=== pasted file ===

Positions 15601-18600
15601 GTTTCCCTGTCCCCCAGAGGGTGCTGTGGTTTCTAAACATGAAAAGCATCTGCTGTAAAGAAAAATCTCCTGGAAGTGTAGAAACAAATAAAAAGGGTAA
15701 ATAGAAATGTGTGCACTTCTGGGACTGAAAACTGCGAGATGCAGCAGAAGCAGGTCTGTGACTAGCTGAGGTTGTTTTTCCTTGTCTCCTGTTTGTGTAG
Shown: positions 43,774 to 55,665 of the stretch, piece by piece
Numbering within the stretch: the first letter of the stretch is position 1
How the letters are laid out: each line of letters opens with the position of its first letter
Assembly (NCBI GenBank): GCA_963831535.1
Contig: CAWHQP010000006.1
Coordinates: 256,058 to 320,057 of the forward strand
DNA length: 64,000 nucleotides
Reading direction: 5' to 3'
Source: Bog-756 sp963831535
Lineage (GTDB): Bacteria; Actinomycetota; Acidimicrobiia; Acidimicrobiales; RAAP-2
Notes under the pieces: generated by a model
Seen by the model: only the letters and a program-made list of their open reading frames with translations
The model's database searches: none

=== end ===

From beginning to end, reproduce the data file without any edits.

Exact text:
Positions 15601-18600
15601 GTTTCCCTGTCCCCCAGAGGGTGCTGTGGTTTCTAAACATGAAAAGCATCTGCTGTAAAGAAAAATCTCCTGGAAGTGTAGAAACAAATAAAAAGGGTAA
15701 ATAGAAATGTGTGCACTTCTGGGACTGAAAACTGCGAGATGCAGCAGAAGCAGGTCTGTGACTAGCTGAGGTTGTTTTTCCTTGTCTCCTGTTTGTGTAG
Shown: positions 43,774 to 55,665 of the stretch, piece by piece
Numbering within the stretch: the first letter of the stretch is position 1
How the letters are laid out: each line of letters opens with the position of its first letter
Assembly (NCBI GenBank): GCA_963831535.1
Contig: CAWHQP010000006.1
Coordinates: 256,058 to 320,057 of the forward strand
DNA length: 64,000 nucleotides
Reading direction: 5' to 3'
Source: Bog-756 sp963831535
Lineage (GTDB): Bacteria; Actinomycetota; Acidimicrobiia; Acidimicrobiales; RAAP-2
Notes under the pieces: generated by a model
Seen by the model: only the letters and a program-made list of their open reading frames with translations
The model's database searches: none